Bullied at school and ignored and abused at home by his indifferent mother and older brother, Billy Casper (David Bradley), a 15-year-old working-class Yorkshire boy, tames and trains his pet kestrel falcon whom he names Kes. Helped and encouraged by his English teacher Mr. Farthing (Colin Welland) and his fellow students, Billy finally finds a positive purpose to his unhappy existence, until tragedy strikes.Written by
The majority of the crew were listed simply under the heading "This film was made by..." without each person's specific job title (director of photography, sound recordist, editor etc) being given. See more »
Some scenes, including the opening scene and the scene when Jud bullies Billy for having a book, were re-dubbed for the American market to be in a more understandable form of English for Americans. This soundtrack was then used in the UK market for VHS and DVD releases in the 1980s and 1990s, but the 2011 DVD and Blu-Ray releases use the original soundtrack in Yorkshire dialect. See more »
Ken Loach's (1969) film of Barry Hines' novel 'A Kestrel for a Knave' is written with Tony Garnett (Producer of 'Cathy Come Home' for BBC TV). Set in a mining community in the north of England it tells the story of young schoolboy Billy Casper (Dai Bradley) and his unexpected attachment to a Kestrel.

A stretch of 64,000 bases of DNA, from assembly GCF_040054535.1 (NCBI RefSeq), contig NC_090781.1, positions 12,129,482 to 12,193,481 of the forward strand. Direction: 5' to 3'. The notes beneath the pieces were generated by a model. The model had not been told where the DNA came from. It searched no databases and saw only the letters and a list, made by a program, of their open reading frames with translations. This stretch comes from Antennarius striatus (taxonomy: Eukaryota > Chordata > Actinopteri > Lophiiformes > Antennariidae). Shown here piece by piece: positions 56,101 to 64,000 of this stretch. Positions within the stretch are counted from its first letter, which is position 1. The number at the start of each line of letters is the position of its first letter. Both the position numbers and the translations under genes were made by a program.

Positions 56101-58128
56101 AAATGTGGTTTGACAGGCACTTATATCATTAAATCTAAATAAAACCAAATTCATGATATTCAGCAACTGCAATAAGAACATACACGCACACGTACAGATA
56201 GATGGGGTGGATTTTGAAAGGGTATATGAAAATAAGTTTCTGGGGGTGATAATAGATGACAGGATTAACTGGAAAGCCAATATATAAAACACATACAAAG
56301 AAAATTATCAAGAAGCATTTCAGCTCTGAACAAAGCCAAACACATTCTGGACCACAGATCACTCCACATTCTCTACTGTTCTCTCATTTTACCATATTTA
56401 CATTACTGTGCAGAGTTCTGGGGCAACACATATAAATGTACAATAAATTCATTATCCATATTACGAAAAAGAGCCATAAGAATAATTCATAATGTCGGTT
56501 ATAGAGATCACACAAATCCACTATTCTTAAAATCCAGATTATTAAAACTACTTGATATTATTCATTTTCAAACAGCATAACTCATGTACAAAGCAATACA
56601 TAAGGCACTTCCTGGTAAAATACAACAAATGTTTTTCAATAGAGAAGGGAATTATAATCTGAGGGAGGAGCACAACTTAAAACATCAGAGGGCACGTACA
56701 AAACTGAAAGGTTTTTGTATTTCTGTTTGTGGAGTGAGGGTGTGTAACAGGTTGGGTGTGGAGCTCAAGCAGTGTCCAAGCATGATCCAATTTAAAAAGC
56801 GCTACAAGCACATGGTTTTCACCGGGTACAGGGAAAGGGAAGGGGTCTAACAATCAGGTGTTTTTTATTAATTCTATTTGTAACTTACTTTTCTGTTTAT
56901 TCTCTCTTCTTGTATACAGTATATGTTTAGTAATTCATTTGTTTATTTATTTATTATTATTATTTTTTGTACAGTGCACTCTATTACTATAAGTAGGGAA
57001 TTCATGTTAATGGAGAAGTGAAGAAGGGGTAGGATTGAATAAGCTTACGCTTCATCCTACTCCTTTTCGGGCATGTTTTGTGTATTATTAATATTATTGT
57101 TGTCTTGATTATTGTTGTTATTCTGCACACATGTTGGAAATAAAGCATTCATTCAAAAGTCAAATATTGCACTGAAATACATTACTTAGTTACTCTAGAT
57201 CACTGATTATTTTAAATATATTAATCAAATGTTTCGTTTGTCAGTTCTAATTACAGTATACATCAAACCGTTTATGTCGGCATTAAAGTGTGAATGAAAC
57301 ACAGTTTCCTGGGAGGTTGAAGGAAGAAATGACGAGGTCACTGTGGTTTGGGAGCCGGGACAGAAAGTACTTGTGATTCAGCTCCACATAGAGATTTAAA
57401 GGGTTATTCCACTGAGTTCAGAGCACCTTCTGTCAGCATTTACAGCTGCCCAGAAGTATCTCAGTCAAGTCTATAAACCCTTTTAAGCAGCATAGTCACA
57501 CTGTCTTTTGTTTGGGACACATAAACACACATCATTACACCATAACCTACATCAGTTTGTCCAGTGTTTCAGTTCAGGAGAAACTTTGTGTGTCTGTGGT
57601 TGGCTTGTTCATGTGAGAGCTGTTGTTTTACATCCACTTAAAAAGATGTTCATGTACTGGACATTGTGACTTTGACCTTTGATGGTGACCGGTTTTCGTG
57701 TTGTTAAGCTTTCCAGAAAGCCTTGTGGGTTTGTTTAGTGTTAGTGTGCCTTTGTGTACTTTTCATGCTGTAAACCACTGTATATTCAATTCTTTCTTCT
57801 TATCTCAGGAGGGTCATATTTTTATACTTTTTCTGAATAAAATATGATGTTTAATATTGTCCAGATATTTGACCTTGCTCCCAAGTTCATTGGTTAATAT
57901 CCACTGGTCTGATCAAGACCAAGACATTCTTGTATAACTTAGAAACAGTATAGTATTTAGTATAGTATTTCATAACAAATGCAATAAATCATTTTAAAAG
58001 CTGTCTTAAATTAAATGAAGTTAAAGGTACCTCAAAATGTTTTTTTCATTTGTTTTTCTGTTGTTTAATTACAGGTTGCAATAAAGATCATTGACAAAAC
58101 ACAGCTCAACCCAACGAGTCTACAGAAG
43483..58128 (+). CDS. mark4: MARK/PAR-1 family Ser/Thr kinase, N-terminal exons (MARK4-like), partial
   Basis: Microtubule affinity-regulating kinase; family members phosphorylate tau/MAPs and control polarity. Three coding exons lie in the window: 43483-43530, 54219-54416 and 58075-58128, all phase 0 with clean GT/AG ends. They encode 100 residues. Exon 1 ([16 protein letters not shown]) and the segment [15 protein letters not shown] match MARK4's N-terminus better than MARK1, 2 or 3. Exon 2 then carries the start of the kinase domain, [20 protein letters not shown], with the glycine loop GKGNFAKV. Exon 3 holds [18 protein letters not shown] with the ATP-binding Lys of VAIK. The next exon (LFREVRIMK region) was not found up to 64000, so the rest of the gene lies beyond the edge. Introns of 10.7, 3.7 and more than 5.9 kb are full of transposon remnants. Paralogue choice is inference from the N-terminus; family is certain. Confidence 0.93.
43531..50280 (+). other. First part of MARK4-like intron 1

We join Billy in a fatherless family where Mum (Lynne Perrie) is struggling to keep things together and retain some semblance of control over Billy's fiery elder brother Jud (Freddie Fletcher).
Suddenly we see the well-established northern working class preoccupation with keeping pigeons elevated to an altogether higher plane as Billy begins to rear a kestrel chick. We follow him as he takes on the most challenging project of his life to date and becomes totally engrossed in learning everything he can about this wonderful bird; soon well on his way to becoming expert in the ancient art of falconry.
At school, Billy finds support from English teacher Mr Farthing (Colin Welland) who is not slow to recognise the impact this bird has had upon Billy's otherwise fractured and impoverished home life.
As Billy's imagination soars with his developing rapport with the bird, we share his keen enthusiasm and rich understanding of the nature of this sharp and noble predator.
But in doing so, we pay the price when Billy's troubled home life intervenes and robs him of what has become the powerful symbol of his ability to transcend the limitations of the tough and unforgiving community of which he is inexorably a part.
This is a great film that captures the unique ability of young people to find meaning and fulfilment in the darkest and most unpromising situations.
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